VRCA acts on recommendations from October Division meeting

By |October 29th, 2018|Advocacy, In The News|

Members of VRCA’s three Divisions came together for a combined Division meeting Oct. 17 at Coast Appliances’ Vancouver headquarters.

The meeting featured updates on four of VRCA’s active advocacy files:

  • Steel and aluminum tariffs;
  • Prompt Payment;
  • Proportional Representation; and
  • Community Benefits Agreement.

The meeting also produced a set of recommended next steps, many of which VRCA has already actioned.

Steel and aluminum tariffs
Further to details on the steel and aluminum tariff advocacy page, VRCA President Fiona Famulak provided members with an update on why Canada is continuing to impose tariffs on imports of American steel and aluminum despite conclusion of the negotiations of the United States-Mexico-Canada Agreement (USMCA). Specifically, steel and aluminum were not part of the USMCA negotiations, and will be addressed separately by government.

She also shared that government, in a bid to protect the Canadian steel market from being flooded with cheap steel from non-U.S. countries, had recently announced a set of safeguards which will see tariffs also applied to imports of non-U.S. steel. Furthermore, the government has created a process to take effect on Oct. 25 to provide companies with relief from Canadian tariffs collected on steel imported from the U.S. since July 1. The relief is available in exceptional circumstances, such as supply shortages.

The VRCA has grave concerns regarding the government’s actions and on Oct. 18 issued a strong statement echoing the disappointment expressed by the Canadian Construction Association (CCA) over the federal government’s decision to impose provisional safeguards on foreign steel imported to Canada from non-U.S. countries and the proposed relief process. Read: Provisional steel safeguards are a double whammy for VRCA members.

Prompt Payment
Further to details on the prompt payment advocacy page, VRCA is continuing to support the British Columbia Construction Association’s (BCCA) effort to see prompt payment legislation introduced by the Province of British Columbia. Provincial prompt payment legislation would apply to publicly and privately funded projects in British Columbia.

Famulak shared that B.C. Attorney General David Eby recently responded to BCCA’s correspondence indicating that while the provincial government wishes to consult the construction industry in the coming months on the need for prompt payment legislation in B.C., it would be at least a year out before any action is taken because the government wants to study the success and shortcomings of the dispute resolution system to be implemented in Ontario in 2019.

Proportional Representation
Further to details on the proportional representation advocacy page, Famulak reminded members the provincial government will be conducting a referendum on electoral reform between Oct. 22 and Nov. 30, in order to decide which voting system British Columbia will use for future provincial elections. VRCA is not taking a formal position on which way British Columbians should vote, and is instead encouraging its members and their employees to get informed and vote.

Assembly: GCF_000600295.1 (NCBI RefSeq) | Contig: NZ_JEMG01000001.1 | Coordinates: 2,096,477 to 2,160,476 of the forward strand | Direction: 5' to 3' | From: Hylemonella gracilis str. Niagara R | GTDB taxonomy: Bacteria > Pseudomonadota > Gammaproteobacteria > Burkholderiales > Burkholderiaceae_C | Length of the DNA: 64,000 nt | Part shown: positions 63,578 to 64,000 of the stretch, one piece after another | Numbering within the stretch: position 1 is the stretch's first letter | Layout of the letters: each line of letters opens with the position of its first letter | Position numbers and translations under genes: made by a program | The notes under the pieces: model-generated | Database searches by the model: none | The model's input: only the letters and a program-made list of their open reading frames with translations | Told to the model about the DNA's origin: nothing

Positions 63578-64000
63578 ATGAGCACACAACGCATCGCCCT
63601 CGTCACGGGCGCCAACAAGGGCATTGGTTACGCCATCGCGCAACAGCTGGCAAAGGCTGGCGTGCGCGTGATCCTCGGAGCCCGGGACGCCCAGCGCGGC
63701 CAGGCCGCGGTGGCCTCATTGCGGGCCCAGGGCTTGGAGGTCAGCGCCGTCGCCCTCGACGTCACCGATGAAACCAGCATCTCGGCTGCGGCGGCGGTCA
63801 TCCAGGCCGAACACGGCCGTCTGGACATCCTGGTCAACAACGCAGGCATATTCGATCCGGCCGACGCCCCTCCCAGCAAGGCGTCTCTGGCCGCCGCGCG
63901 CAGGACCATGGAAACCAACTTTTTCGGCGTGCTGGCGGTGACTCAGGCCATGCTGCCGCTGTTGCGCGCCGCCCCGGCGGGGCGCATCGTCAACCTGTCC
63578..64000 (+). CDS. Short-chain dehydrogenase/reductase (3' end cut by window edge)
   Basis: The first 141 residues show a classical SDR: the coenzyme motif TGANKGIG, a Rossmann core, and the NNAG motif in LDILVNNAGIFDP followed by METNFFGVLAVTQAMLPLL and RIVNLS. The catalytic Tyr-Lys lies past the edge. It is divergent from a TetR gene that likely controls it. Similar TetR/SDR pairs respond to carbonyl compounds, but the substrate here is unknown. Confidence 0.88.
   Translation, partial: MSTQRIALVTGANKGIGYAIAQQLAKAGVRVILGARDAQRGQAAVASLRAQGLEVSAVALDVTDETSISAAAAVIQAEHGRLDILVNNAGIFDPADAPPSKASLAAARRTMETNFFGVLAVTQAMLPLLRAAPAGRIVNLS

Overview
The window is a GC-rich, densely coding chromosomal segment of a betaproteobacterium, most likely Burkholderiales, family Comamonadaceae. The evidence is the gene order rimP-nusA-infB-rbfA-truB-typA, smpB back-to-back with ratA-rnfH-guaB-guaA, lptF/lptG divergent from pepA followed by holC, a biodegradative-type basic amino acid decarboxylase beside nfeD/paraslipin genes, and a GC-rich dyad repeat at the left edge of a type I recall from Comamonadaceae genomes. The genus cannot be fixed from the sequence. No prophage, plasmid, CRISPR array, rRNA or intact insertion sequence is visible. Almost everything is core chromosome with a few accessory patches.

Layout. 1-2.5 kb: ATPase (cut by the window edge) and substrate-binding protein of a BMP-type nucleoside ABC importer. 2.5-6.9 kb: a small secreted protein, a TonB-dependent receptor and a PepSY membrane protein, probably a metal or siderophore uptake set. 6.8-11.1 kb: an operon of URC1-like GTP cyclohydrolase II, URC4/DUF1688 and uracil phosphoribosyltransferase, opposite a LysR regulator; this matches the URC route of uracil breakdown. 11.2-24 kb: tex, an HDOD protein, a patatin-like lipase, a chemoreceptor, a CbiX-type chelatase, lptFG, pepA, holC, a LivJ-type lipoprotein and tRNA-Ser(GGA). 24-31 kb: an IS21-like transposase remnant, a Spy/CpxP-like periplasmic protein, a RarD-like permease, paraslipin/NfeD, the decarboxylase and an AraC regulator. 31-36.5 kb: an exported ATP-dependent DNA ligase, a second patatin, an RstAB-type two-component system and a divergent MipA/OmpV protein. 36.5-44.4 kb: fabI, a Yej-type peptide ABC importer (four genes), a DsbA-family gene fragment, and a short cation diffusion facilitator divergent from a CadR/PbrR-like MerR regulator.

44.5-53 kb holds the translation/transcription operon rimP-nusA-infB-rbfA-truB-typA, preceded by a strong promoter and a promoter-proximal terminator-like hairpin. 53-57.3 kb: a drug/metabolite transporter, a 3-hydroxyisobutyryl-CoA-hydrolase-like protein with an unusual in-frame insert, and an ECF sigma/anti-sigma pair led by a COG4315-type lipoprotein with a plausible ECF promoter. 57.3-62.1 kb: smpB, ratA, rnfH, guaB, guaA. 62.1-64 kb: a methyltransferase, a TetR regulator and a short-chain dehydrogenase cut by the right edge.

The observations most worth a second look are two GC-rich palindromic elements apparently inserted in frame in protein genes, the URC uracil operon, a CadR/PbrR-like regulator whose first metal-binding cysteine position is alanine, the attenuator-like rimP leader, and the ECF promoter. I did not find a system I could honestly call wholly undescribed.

In partnership with BCCA, VRCA has produced a one-page information sheet to inform members about the referendum and the options voters will be presented with. VRCA is also posting additional resources featuring information from both sides of the debate to the prompt payment advocacy page.

Community Benefits Agreement (CBA)
Further to details on the Community Benefits advocacy page, Famulak confirmed VRCA is vigorously chasing answers to fundamental operational questions that member companies need to have answered before they can decide on whether to bid on projects covered by the Community Benefits Agreement.

BCCA is supporting this effort, and is meeting with the CEO of the new crown corporation, the B.C. Infrastructure Benefits Inc. (BCIB), on Oct. 30. In preparation for that meeting, VRCA provided BCCA with the following member questions:

1. Will a company “lose” its employees so that they can be employed by BCIB, the employer, as per Clause 2.101 of the CBA?
2. If a company will not “lose” its employees – because of BCIB’s authority to delegate certain duties to the Contractor as per Clause 2.101 – what authorities will be delegated?
3. Who is deemed the employer for WCB purposes?
4. How will a company deal with existing labour agreements?
5. What will be the implications for workers’ existing benefits, RRSPs, pensions – will existing benefits be matched by BCIB?
6. How will employees who work on CBA and non-CBA projects be tracked? Will there be increased administration for a company? If so, who will pay for it?
7. How will seniority of employees on a project be respected under the CBA?
8. When will contracts be available for review by industry for risk assessment purposes e.g. how will risk be allocated appropriately when the Contractor needs to rely on BCIB to deliver workers?
9. Who will be accountable for what, when things go wrong?
10. When will the project plan, resource requirements and management of the proposed technical and apprenticeship training program be communicated?

Next steps
VRCA is continuing to monitor these files and will provide updates through its Connector e-newsletter and the related advocacy pages.